When you hear the advice to set aside time to write, do you worry about whether you’ll be able to produce quality writing on a set schedule? What if you didn’t get enough sleep the night before, or you’re worried about another priority at the time, or you’re just not feeling inspired?


Here’s what Dune author Frank Herbert said on this topic: “I don’t worry about inspiration, or anything like that. It’s a matter of just sitting down and working. I have never had the problem of a writing block.”

Herbert continued: “I’ve heard about it. I’ve felt reluctant to write on some days, for whole weeks, or sometimes even longer. I’d much rather go fishing, for example, or go sharpen pencils, or go swimming, or what not. But, later, coming back and reading what I have produced, I am unable to detect the difference between what came easily and when I had to sit down and say, ‘Well, now it’s writing time and now I’ll write.’ There’s no difference on paper between the two.”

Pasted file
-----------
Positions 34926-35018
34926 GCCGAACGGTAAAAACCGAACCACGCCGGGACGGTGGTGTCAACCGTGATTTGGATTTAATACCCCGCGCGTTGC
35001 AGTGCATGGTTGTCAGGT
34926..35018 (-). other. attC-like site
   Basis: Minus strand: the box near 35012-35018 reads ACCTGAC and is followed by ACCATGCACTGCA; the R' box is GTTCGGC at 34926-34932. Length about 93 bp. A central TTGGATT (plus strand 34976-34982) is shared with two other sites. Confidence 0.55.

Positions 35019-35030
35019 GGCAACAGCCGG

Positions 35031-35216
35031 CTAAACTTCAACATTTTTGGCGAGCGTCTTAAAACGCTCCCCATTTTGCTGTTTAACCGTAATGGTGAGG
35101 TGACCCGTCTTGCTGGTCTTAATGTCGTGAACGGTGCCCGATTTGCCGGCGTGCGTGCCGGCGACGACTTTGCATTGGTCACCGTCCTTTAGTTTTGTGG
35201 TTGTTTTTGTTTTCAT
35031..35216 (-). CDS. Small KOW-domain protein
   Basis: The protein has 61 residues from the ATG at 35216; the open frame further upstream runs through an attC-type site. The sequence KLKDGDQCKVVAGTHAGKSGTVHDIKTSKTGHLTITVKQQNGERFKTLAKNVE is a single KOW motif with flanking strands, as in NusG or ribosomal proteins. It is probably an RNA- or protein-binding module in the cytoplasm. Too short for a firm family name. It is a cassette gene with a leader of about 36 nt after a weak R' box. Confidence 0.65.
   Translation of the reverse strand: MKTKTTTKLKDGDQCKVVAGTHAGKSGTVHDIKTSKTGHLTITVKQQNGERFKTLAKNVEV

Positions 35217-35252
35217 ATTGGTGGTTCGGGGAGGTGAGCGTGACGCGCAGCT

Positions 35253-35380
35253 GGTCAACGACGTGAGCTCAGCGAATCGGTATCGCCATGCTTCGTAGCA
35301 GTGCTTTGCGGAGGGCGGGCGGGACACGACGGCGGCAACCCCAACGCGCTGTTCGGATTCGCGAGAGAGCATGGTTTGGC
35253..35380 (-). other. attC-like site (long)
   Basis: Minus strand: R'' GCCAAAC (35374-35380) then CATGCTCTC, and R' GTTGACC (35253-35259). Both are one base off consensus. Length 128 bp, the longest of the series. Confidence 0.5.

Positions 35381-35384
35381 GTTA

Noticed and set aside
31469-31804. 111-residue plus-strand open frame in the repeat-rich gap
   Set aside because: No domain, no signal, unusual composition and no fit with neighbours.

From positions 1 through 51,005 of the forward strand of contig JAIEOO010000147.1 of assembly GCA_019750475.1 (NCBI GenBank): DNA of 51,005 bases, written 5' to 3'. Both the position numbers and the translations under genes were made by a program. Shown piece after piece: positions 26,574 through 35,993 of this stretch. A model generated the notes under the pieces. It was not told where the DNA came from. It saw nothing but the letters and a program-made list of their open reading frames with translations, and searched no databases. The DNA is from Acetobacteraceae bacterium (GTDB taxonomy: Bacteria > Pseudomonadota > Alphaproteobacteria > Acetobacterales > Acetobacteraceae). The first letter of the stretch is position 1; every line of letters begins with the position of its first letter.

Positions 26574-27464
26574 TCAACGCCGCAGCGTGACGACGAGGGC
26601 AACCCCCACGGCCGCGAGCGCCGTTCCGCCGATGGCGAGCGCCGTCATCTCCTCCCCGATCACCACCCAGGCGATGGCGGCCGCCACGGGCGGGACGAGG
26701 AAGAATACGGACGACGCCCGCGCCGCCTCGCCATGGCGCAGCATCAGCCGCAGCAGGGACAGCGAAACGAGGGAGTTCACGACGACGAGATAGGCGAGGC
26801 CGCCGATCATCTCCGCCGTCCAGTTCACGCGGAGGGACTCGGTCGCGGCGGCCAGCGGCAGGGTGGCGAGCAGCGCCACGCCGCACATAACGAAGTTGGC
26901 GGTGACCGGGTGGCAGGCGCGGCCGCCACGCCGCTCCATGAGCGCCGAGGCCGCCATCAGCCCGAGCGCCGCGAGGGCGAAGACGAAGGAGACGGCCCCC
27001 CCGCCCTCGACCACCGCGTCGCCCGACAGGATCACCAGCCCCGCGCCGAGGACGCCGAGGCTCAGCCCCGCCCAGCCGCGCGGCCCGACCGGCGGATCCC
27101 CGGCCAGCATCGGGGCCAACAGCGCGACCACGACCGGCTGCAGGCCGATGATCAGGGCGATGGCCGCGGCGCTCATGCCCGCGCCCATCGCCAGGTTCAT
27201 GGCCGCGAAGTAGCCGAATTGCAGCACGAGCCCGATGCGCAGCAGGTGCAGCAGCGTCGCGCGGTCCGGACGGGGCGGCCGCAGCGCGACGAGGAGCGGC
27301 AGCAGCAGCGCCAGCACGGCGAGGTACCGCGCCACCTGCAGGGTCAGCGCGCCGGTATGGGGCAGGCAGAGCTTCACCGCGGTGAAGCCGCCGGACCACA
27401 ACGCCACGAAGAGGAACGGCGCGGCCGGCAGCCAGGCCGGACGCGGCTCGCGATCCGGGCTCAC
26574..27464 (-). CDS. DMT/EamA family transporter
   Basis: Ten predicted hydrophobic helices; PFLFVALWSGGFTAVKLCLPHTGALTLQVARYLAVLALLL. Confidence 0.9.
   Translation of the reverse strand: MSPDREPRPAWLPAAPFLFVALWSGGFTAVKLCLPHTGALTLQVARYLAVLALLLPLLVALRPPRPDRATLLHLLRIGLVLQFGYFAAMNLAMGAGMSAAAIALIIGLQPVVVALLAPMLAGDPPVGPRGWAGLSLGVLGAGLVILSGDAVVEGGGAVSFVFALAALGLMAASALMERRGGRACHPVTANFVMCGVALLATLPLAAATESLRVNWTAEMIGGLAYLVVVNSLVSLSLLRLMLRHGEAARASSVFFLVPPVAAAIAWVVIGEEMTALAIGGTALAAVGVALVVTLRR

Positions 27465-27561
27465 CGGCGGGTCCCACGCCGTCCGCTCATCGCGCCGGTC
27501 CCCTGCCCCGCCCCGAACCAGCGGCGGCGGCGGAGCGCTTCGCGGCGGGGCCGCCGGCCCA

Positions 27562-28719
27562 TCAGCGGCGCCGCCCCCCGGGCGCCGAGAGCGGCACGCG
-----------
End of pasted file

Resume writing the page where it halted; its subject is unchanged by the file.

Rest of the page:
Can that really be true? I used to be skeptical of the advice to write at a certain time no matter what. Then, I got cancer. For six months, I was either in pain, exhausted, nauseous, or woozy from drugs. But one of the ways I wanted to hang on to my sanity during treatment was to write. So, I pulled out my keyboard at the appropriate times (sometimes propped up in bed with pillows) and wrote. I continued to publish blog posts and worked at some longer-term writing projects as well.

Months later, when my treatment ended, when I was feeling rested, and I was finally off all the drugs, I read those blog posts I had produced under duress. They were just as good as any others I had written. Frank Herbert was right.

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